Hydrostatic pressure describes the outward and downward pressure caused by standing water pushing against an object or surface that blocks it, which in this case, would be your basement walls. It is the most common cause of basement water penetration. Central Ohio soils are known to be thick clay that easily retain moisture. During the wet months, these soils can put hydrostatic pressure on the walls causing a shift of inward movement.
Typically, you will see a horizontal crack two or three courses down from the top cinder block. This happens when the underground sections of your home are blocking the natural movement of groundwater. When the soils become heavily saturated, your basement walls will start to show these signs of stress.
A few things you should check first if you are noticing signs of hydrostatic pressure are the functionality of your downspout laterals and the grading around your home. All of your gutters and downspout laterals should be in clear and working condition to optimize the opportunity of water running away from the home. The downspout laterals should be connected underground and exit curbside. Proper grading will allow the water to travel away from the structure. Blocked or non-function downspouts and improper grading can cause the soils surrounding your home to become excessively wet which will lead to unwanted hydrostatic pressure on the walls.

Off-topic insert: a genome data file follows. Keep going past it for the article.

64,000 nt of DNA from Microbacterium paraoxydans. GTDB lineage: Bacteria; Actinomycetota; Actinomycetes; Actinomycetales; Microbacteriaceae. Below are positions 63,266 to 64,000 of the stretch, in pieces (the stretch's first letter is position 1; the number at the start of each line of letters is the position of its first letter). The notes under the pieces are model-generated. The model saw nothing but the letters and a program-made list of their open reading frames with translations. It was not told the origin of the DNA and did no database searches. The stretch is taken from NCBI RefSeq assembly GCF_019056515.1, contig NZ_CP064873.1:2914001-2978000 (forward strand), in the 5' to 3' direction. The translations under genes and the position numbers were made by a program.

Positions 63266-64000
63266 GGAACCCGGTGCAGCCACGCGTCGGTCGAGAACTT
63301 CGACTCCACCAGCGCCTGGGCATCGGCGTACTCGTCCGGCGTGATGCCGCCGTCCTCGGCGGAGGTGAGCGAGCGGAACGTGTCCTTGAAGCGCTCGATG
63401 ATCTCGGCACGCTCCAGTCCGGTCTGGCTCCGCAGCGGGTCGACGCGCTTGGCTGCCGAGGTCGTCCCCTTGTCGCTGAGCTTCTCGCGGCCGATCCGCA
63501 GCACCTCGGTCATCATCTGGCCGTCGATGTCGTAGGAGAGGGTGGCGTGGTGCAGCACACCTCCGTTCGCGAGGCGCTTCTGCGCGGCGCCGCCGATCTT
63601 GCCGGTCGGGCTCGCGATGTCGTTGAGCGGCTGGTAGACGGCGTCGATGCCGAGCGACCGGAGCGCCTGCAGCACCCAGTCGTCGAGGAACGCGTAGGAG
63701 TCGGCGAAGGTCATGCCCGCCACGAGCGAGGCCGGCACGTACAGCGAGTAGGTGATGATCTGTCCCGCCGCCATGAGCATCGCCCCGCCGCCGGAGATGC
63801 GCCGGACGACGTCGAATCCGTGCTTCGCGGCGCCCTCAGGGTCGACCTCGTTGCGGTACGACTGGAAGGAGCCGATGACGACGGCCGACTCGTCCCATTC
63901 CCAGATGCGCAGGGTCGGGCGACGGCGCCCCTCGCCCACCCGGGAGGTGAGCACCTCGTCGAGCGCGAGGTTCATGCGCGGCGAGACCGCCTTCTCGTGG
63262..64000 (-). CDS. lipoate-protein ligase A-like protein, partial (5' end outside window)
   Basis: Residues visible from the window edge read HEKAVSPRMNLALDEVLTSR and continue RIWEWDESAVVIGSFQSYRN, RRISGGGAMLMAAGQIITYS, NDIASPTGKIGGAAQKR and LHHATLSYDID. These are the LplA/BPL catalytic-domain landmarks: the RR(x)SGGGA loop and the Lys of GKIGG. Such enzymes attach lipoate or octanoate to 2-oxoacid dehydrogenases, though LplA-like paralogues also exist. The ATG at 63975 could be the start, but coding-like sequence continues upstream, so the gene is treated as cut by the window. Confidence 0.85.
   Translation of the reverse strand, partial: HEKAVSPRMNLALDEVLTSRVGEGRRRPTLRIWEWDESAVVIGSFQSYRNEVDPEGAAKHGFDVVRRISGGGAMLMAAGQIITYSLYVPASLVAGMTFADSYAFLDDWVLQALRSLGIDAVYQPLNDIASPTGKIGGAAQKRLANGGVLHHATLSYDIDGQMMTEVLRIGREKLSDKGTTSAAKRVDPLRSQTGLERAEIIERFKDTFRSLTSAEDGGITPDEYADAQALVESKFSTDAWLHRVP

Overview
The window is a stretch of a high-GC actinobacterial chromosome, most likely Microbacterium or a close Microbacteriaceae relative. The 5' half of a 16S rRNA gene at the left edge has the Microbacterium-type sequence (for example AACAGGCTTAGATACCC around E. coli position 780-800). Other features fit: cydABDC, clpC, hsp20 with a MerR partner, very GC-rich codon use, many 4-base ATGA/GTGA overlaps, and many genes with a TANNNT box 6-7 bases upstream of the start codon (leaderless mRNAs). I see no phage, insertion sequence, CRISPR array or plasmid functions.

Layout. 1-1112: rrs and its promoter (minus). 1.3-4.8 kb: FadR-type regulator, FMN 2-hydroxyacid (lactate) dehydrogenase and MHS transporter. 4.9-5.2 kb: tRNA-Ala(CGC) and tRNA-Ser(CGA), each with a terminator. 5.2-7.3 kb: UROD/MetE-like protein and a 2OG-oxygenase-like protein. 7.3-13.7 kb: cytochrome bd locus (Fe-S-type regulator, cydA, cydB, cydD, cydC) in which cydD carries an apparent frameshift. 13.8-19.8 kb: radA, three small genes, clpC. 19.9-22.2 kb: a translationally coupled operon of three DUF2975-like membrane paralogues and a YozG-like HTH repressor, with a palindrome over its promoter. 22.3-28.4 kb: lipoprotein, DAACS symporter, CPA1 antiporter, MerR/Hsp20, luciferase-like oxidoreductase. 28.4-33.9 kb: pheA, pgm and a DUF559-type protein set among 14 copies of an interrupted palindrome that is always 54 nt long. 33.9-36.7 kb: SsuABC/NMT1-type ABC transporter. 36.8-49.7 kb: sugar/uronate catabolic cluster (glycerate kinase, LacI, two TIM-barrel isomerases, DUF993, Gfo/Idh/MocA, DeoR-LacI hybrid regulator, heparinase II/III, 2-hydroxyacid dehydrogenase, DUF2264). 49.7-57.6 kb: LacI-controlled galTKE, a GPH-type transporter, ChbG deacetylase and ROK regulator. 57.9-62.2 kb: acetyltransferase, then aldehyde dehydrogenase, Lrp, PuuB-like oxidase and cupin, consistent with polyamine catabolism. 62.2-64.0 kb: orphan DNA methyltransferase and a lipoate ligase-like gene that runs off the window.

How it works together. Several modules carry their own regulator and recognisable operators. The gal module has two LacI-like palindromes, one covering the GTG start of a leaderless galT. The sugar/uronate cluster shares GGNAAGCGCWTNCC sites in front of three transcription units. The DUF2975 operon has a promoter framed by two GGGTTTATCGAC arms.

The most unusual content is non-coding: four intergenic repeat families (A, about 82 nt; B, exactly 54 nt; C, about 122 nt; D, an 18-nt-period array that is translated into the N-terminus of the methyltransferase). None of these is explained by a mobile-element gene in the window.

If you have checked these items and still have water getting into your basement, B-Level can help. We can install an interior or exterior waterproofing system that can save your wet basement.
Leaving moisture issues in your basement unaddressed for too long can cause structural damage. If you notice your basement walls are bowing inward or outward and/or cracks in the walls, B-Level can reinforce them with steel beams, carbon fiber straps or wall anchors.
Hydrostatic pressure is a seemingly common issue, but still should be taken seriously. Contact B-Level today if you are noticing any of these issues and we can provide a remedy to fix.
Written by: Project Manager, Butch Storts